- Are we too focused on learning and insufficiently focused on impacting on performance in the workplace?
- Too many of us are still delivering only using face to face training methods and often that not done well with too much emphasis on presentation of information.
- Insufficiently agile to meet the challenges of how people actually learn at work.
- Do we have the skills, particularly the digital skills we need for the future?
- And much more!
Sunday, January 3, 2016
'Running, Roaring, Each Step Soaring'
Rachel Burnham writes: ‘Running, roaring, each step soaring’ comes from the wonderful lyrics to ‘Milestones’ – the tune is of course by trumpeter Miles Davis and the lyric is by Jim Britt.
Like many people over the Christmas period, I have taken the opportunity to do some well-needed clearing out of cupboards and shelves – I’m rather embarrassed to admit that I have managed to fill 5 black sacks just from my wardrobe and chest of drawers alone! As usual I listened to music whilst doing this and in the process heard this track again, reminding me of a blog that I had begun but never finished. About 18 months ago, @sukhpabial set up a Carnival of Blogs on a theme relating to ‘steps’ or something on those lines – and I planned to write a piece based on this lyric, but I got stuck, abandoned the idea and wrote something else instead.
But now I can’t get these lyrics and this tune out of my head and so I simply have to write about them. Here’s a link to Mark Murphy singing ‘Milestones’ - why not have a listen?
I like the urgency suggested by the lyric, the emphasis on grasping the time right now, the call to action ‘Pick up your speed, it’s what you need, you can’t stay in bed!’ and the personal challenge ‘Hear that voice now, it’s your choice now’. All of which feel right for the start of a New Year and for a profession that is under challenge and has so much to shape up to face.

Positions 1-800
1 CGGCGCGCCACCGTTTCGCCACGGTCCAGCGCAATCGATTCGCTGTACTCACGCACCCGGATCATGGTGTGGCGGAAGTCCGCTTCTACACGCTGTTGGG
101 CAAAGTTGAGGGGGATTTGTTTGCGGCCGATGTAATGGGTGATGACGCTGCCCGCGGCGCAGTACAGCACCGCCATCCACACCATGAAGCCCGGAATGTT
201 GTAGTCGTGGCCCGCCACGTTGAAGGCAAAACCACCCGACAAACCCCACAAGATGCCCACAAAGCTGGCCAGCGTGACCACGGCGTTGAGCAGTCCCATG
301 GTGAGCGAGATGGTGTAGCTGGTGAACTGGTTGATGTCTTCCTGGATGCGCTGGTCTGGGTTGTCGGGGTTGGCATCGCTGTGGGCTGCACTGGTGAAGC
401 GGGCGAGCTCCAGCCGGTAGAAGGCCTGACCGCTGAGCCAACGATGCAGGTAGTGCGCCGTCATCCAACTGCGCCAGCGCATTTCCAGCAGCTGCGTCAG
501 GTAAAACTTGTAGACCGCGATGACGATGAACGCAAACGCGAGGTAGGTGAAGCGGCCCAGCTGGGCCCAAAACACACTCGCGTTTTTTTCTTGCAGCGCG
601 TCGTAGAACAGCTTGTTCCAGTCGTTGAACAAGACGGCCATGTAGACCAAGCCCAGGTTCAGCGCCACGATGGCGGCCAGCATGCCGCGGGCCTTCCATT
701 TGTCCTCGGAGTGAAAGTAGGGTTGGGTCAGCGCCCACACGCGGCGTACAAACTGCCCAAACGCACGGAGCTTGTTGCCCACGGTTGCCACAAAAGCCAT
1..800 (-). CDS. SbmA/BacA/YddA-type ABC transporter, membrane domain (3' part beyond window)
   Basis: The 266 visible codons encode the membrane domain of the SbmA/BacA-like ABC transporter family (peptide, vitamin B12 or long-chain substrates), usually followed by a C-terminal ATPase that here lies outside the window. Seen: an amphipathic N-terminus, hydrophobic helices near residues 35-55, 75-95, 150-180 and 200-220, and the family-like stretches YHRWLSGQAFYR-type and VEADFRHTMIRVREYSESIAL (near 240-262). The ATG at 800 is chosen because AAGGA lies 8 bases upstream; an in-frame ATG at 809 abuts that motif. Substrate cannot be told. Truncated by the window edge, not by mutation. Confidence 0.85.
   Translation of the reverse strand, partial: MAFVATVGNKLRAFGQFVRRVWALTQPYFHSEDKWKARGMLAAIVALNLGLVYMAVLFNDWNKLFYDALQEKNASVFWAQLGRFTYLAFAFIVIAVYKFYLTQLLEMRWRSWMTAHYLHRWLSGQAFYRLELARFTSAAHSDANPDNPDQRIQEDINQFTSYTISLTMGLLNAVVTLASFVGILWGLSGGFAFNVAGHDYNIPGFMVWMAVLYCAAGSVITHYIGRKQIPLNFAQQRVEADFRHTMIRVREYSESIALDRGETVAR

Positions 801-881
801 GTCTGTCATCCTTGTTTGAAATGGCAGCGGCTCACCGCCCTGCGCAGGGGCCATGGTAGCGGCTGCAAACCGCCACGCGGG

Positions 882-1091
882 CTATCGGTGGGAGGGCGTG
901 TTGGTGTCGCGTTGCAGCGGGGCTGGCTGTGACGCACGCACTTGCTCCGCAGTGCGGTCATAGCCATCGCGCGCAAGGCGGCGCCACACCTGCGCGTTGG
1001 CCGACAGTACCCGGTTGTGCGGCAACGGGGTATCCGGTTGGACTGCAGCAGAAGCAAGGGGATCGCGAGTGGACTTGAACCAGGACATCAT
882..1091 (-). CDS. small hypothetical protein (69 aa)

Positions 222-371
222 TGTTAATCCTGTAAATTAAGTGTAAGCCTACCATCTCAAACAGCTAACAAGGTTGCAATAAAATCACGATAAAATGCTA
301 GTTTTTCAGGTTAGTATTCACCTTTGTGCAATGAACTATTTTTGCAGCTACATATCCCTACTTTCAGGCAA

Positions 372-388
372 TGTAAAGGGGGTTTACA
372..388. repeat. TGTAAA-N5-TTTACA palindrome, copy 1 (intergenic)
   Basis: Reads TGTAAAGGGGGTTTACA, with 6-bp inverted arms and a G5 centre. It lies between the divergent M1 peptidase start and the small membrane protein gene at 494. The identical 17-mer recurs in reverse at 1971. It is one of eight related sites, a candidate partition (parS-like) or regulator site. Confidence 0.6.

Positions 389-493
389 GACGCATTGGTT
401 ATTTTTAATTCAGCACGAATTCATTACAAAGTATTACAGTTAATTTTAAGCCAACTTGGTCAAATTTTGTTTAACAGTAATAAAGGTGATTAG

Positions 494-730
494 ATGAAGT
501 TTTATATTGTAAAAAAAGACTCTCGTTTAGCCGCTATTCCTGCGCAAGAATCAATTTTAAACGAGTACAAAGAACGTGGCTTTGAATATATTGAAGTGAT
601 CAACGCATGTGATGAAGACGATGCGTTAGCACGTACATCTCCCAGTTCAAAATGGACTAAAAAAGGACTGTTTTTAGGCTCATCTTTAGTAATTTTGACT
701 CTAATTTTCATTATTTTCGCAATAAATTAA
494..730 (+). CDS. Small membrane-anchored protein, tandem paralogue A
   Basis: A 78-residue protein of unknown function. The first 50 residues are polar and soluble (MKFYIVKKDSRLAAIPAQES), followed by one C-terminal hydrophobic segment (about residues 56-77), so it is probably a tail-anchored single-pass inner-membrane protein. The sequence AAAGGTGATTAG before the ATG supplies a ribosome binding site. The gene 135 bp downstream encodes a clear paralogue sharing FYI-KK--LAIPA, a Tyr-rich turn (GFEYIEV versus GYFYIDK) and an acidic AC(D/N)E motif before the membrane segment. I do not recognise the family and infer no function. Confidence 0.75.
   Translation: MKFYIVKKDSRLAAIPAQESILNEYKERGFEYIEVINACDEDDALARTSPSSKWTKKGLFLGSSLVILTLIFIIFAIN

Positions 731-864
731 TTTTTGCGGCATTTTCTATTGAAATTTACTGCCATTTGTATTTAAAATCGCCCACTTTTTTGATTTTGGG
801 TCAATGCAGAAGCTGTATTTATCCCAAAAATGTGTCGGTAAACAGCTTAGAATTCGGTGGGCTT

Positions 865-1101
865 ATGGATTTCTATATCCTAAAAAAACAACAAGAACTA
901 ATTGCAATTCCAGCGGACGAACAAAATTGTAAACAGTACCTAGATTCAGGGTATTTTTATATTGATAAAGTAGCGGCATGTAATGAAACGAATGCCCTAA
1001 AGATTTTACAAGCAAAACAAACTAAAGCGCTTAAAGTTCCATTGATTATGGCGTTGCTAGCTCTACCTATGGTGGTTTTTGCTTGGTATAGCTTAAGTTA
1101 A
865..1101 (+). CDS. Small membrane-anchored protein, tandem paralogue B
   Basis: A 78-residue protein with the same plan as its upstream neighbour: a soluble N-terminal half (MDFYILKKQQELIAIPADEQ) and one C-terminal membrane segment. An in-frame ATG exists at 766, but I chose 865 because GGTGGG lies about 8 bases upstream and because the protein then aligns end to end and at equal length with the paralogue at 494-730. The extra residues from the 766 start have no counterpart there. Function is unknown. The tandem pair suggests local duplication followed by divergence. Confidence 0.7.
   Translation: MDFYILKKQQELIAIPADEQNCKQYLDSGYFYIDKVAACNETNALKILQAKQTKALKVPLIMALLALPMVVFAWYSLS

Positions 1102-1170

Miles Davis is well-known for his continual ability, throughout his long career as a jazz musician, to keep refreshing and reinventing his music, changing direction and sound.
Jazz has taken many forms since the early 20th century and writers have commented how each fresh expression of jazz seems to have come from a revisiting and appreciation of the blues, reinterpreting this in new contexts and for each new age. So tradition can be a source of strength and innovation. In jazz, I think there are only two constants – some element of improvisation and being polyrhythmic – everything else is up for grabs.
In L&D we need to choose what to hold on to and what to let go. What to consciously adopt and what to consciously adapt. What is at the core of our profession and what needs reinventing. There is plenty of advice around to guide this thinking, but in the end each L&Der has to make their own choice and take their own action.
The singer, Mark Murphy, is one of my all-time favourite singers. I’d love to say that I first heard him sing in a jazz club in New York on Fifty-Second Street, or in Chicago or New Orleans or even at Ronnie Scott’s in London, but the truth is that I first heard him sing in a small Friday night once a month jazz club in a basement of a pub in Stockport. From the moment I heard him sing I was hooked on jazz. Life changing moments can take place in the day to day of life in Stockport, Barnsley, Dundee, Tottenham, Swansea or Burnham-on-Sea.
So, whether your L&D life is based in Stockport or some other place – in the words of the song ‘Hear that voice now, it’s your choice now.’ And start working out what your L&D practice needs to be for the future – what to hold on to and what to do differently.
Burnham L & D Consultancy helps L&D professionals become even more effective. I am particularly interested in blended learning, the uses of social media for learning, evaluation and anything that improves the impact of learning on performance.
Follow me on Twitter @BurnhamLandD